Like the Cayenne S, the Porsche Cayenne Turbo comes with such standard equipment as Porsche Stability Management; a six-speed Tiptronic S transmission; front, side and curtain airbags; full leather upholstery and automatic climate controls. The Porsche Cayenne Turbo adds such features as an aluminum-trimmed interior and the new Porsche Communications Management technology that includes a navigation system and Bose Cabin Surround Sound System.
The Porsche Cayenne Turbo has a base price of in the United States of $88,900 and $125,100 in Canada.
The Porsche Cayenne’s heart is its new Porsche V8 engine
Production plans for the Porsche Cayenne were announced in the summer of 1998, when it was disclosed that the Porsche SUV would have permanent four-wheel drive and genuine off-pavement capabilities, but also would achieve Porsche benchmarks for ride and handling. This Porsche SUV would be built at a new, state-of-the-art assembly center at Leipzig, Germany, where Porsche also has constructed on- and off-pavement testing facilities.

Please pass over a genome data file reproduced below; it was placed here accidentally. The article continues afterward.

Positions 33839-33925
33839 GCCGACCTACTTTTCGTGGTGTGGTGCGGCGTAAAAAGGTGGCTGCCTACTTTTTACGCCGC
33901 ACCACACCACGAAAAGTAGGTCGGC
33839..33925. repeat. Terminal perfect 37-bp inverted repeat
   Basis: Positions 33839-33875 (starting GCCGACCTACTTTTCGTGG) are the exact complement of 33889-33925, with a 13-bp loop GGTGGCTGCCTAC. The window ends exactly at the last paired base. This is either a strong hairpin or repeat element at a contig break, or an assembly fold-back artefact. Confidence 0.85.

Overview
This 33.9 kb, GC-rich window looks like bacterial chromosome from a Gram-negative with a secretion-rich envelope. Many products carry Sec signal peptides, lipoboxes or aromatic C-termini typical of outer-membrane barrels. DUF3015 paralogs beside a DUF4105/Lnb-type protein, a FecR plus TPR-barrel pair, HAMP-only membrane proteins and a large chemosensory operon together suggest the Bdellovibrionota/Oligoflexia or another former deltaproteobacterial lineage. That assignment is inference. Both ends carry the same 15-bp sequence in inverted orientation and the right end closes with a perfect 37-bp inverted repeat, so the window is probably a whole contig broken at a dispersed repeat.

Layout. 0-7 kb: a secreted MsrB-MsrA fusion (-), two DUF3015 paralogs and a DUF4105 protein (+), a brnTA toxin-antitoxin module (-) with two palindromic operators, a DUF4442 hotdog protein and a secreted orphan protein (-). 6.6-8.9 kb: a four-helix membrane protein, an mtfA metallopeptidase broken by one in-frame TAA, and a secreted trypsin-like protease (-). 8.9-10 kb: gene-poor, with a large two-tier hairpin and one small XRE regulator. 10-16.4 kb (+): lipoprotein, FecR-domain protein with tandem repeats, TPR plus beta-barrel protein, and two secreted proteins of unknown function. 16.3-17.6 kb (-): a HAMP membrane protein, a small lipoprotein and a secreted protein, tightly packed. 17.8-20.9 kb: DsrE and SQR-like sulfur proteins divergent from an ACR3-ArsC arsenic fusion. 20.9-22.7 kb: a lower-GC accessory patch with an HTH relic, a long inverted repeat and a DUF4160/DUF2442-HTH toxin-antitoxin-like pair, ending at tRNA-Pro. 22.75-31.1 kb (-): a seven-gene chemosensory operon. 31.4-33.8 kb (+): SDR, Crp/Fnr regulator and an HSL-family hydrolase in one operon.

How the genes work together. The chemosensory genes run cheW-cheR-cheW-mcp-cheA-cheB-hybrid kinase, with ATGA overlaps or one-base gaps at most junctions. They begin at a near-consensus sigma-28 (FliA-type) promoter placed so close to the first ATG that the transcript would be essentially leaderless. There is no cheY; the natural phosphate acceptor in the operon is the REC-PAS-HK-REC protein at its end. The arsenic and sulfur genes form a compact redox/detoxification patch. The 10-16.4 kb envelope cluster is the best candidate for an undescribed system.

While the Porsche Cayenne would be built on the same platform as a new Volkswagen SUV, Porsche, which would develop new engines to power its SUV, would lead the design and engineering efforts.
The new Porsche V8 is a 4.5-liter unit with 32 valves (two intake and two exhaust valves per cylinder), Porsche’s VarioCam technology, and integral dry sump lubrication. The two banks of cylinders are placed at a 90-degree angle.
The engine is designed to operate smoothly at an angle of 45 degrees off horizontal, thus providing optimum off-pavement abilities. This required modification of the oil circuit and crankcase-venting system, most notably separate oil re-flow ducts leading from the cylinder heads into the oil sump. Separation of the oil circuit from the vent ducts enables engine oil to flow quickly and directly back to the oil sump to maintain a sufficient oil supply at all times. On extreme gradients, an efficient supply of oil is also guaranteed by added oil extraction from the rear section of the oil sump, by the oil intake opening for the main oil pump being lowered right to the bottom point, and by a baffle wall in the oil sump.
The V8 shares much of its internal architecture with the water-cooled six-cylinder engine that was developed to power the Porsche Boxster. However, Porsche engineers developed specific components and dimensions for the Porsche Cayenne’s new V8. For example, while the 3.66-inch (93 mm) cylinder bore is the same as the Boxster’s, the V8 has a longer stroke of 3.27 inches (83 mm).